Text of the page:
Char d'assaut could be translated as assault car, but to me it's more of an 'assault chariot'. Which might be more appropriate terminology for an APC, if we consider how the Egyptians, Greeks or Britons used chariots to fight. Ooooooo! Armored dragoons could be it, too. I think somebody might have mentioned here or elsewhere that cataphracts would be a nice comeback.
See I thought it was as in chariot, but then when I tried looking up evidence of this online I couldn't find anything.
As it happens, yes, there is such a case, the Frigidaire. The generic word in French is "réfrigérateur", but nobody used that. Nowadays that the brand has disappeared, we don't use the full name, but we still say "frigo" for short. There's a whole range of them described on this page. My personal favourite is Jacuzzi. I can guarantee nobody in France has ever used a parallel to hot tub.
Ah, I always wondered how they derived frigo from réfrigérateur. We did learn the slang term in GCSE French. Le chat est dans le frigo. (And yes I did have to google the genders of both words).
 

Arthur_Phuxache

HMS Yule Log Destroyer (D69 calories)
Never been fond of tank, or landship, as names. They lack oooomph and they just don't do justice to what they're supposed to describe.
Panzerkampfwagen chills the blood much more effectively.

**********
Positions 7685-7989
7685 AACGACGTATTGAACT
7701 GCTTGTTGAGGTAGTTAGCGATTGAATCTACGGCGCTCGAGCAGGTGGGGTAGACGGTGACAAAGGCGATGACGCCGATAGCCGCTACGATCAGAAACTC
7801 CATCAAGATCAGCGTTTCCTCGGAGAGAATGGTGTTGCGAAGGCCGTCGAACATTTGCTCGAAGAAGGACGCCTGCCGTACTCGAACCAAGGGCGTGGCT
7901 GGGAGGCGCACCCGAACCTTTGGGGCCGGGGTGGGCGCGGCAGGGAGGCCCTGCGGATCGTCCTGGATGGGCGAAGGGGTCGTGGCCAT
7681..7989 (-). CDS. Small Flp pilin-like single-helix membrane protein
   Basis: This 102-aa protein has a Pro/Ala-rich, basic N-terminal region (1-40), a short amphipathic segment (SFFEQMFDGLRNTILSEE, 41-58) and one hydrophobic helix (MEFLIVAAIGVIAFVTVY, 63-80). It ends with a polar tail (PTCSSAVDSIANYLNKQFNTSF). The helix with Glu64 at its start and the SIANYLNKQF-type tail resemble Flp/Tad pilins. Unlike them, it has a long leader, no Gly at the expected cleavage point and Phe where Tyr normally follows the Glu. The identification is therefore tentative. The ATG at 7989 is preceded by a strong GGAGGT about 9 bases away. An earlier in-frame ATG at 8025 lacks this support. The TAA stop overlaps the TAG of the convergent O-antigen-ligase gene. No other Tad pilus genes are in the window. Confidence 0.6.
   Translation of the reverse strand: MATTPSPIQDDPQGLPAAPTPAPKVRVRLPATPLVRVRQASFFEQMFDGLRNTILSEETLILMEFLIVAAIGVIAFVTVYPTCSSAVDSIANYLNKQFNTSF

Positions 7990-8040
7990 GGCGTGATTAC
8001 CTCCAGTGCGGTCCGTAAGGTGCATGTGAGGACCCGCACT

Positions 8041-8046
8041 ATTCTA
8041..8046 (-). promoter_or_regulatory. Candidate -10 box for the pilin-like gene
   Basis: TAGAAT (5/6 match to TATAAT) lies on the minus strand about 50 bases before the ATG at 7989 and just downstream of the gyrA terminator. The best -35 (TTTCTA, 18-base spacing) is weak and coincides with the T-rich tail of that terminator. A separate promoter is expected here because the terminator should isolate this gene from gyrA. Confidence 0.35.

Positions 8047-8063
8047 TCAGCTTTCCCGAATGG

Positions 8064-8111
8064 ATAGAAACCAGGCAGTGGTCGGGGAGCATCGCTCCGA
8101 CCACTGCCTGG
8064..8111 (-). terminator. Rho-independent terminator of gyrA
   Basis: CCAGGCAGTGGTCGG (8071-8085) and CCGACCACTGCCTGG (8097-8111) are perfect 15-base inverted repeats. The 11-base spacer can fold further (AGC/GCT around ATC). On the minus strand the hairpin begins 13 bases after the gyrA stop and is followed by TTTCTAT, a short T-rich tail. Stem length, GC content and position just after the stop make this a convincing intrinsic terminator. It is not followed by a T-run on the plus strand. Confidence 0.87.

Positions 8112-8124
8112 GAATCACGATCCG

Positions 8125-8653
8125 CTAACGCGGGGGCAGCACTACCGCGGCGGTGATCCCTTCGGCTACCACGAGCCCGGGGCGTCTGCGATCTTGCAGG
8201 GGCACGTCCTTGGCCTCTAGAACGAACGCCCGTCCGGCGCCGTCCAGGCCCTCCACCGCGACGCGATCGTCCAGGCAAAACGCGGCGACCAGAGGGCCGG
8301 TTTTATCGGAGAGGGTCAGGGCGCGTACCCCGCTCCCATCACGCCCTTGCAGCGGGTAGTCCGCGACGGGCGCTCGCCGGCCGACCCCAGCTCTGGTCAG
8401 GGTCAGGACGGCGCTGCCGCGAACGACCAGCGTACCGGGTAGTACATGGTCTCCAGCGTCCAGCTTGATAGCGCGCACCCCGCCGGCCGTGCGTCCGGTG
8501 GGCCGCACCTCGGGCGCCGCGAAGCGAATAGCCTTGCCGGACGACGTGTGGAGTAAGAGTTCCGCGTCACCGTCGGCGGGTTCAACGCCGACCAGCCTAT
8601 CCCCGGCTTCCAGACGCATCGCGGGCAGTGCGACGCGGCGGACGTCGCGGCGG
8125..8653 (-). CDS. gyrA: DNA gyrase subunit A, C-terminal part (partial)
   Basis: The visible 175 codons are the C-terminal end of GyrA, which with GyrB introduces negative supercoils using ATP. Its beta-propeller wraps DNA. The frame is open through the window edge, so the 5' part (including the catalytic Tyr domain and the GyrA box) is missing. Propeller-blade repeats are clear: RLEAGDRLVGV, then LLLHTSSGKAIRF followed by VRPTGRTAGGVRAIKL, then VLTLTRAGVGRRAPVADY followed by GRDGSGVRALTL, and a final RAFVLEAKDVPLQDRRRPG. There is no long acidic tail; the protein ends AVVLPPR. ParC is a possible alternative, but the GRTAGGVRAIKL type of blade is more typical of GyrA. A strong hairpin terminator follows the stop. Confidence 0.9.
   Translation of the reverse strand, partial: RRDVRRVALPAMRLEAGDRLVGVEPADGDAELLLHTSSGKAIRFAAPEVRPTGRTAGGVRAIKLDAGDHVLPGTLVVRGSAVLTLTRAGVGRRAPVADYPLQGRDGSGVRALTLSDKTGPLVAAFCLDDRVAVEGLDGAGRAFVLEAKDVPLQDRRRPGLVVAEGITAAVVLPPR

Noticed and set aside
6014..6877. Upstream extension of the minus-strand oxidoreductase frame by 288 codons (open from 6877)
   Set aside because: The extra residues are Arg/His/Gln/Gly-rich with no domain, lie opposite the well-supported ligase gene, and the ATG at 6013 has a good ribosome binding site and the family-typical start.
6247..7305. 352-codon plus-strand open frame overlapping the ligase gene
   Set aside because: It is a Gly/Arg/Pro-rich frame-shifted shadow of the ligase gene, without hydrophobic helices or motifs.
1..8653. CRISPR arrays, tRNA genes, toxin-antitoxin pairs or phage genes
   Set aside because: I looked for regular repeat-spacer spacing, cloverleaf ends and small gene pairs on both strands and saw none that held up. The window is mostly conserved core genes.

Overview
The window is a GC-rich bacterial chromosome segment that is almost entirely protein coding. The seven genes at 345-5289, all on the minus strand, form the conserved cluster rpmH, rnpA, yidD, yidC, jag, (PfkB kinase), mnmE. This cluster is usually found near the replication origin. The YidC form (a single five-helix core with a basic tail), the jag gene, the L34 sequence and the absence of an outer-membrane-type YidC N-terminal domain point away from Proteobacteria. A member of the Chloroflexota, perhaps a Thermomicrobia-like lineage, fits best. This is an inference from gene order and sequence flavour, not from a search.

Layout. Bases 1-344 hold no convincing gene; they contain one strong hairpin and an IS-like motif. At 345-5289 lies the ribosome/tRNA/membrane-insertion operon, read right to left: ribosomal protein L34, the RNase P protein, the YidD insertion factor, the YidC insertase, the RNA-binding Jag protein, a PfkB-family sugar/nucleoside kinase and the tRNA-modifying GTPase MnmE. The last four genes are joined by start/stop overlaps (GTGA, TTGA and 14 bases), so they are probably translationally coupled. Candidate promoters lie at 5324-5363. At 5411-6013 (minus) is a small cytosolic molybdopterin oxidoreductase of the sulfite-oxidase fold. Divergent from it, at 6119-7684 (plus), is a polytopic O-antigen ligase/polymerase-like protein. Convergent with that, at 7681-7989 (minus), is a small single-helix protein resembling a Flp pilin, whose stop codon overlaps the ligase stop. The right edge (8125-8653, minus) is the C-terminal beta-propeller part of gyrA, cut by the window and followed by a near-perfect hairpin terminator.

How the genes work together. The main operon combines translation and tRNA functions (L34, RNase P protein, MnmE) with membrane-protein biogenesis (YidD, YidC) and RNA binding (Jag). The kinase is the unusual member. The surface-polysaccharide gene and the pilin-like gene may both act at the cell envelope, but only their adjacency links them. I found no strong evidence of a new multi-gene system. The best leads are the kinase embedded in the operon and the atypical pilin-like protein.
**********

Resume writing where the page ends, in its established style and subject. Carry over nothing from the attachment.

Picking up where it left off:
I was planning on using alternate names for well known things (tanks, jet engines etc) - but it got too confusing for the reader - the last thing you want to refer to is a glossary.

Chemical elements are the only thing that stayed. Elements 93, 94 and 95 will all have different names.
 

Thande

Bündnis für Freizeit, Garagetigkeit und Nachmittag
Published by SLP
I was planning on using alternate names for well known things (tanks, jet engines etc) - but it got too confusing for the reader - the last thing you want to refer to is a glossary.
Depends how well it's written, really. It is a challenge to avoid it turning into 'wait, what was that again?' The trick is not to overload it. For example if if in this scene a character needs to call someone on a *phone to send a courier over on a *motorbike, then you only need to introduce a name for one of those things and the scene can still make sense, because we wouldn't necessarily use the nouns in a realistic conversation. In this case, if the narrative 'camera' is on the character making the call, then it makes sense to use the alternate term for phone, because the reader can see the act being described and work out that this means phone without having it spelled out to them, but not to use the term for motorbike because that's off-camera and would be better reserved for a later scene.
 

Tabac Iberez

Impetious
Published by SLP
Panzerkampfwagen chills the blood much more effectively.

I was planning on using alternate names for well known things (tanks, jet engines etc) - but it got too confusing for the reader - the last thing you want to refer to is a glossary.
Having run into this problem multiple times, the only adaquete solution I know is to just bull through and start slapping adjectives in to fill out the mental thonk.